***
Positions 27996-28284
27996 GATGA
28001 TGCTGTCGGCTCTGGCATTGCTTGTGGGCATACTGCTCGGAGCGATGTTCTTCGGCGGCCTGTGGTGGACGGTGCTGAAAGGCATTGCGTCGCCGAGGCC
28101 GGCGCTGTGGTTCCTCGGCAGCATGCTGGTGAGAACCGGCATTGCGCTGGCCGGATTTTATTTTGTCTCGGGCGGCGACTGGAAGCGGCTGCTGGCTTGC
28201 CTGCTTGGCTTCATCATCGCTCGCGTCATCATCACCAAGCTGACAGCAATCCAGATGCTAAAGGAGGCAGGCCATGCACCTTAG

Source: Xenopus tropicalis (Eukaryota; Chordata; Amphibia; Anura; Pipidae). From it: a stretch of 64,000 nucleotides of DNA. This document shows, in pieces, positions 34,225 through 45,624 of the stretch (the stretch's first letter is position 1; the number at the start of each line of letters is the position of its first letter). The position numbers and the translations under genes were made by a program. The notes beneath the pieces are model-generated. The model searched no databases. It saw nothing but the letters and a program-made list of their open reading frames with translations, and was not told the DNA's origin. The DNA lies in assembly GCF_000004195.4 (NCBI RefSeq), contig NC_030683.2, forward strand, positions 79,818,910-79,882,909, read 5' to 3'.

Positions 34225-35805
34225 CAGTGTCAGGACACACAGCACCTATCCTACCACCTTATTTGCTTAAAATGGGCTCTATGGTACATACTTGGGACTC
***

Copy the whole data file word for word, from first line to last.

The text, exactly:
Positions 27996-28284
27996 GATGA
28001 TGCTGTCGGCTCTGGCATTGCTTGTGGGCATACTGCTCGGAGCGATGTTCTTCGGCGGCCTGTGGTGGACGGTGCTGAAAGGCATTGCGTCGCCGAGGCC
28101 GGCGCTGTGGTTCCTCGGCAGCATGCTGGTGAGAACCGGCATTGCGCTGGCCGGATTTTATTTTGTCTCGGGCGGCGACTGGAAGCGGCTGCTGGCTTGC
28201 CTGCTTGGCTTCATCATCGCTCGCGTCATCATCACCAAGCTGACAGCAATCCAGATGCTAAAGGAGGCAGGCCATGCACCTTAG

Source: Xenopus tropicalis (Eukaryota; Chordata; Amphibia; Anura; Pipidae). From it: a stretch of 64,000 nucleotides of DNA. This document shows, in pieces, positions 34,225 through 45,624 of the stretch (the stretch's first letter is position 1; the number at the start of each line of letters is the position of its first letter). The position numbers and the translations under genes were made by a program. The notes beneath the pieces are model-generated. The model searched no databases. It saw nothing but the letters and a program-made list of their open reading frames with translations, and was not told the DNA's origin. The DNA lies in assembly GCF_000004195.4 (NCBI RefSeq), contig NC_030683.2, forward strand, positions 79,818,910-79,882,909, read 5' to 3'.

Positions 34225-35805
34225 CAGTGTCAGGACACACAGCACCTATCCTACCACCTTATTTGCTTAAAATGGGCTCTATGGTACATACTTGGGACTC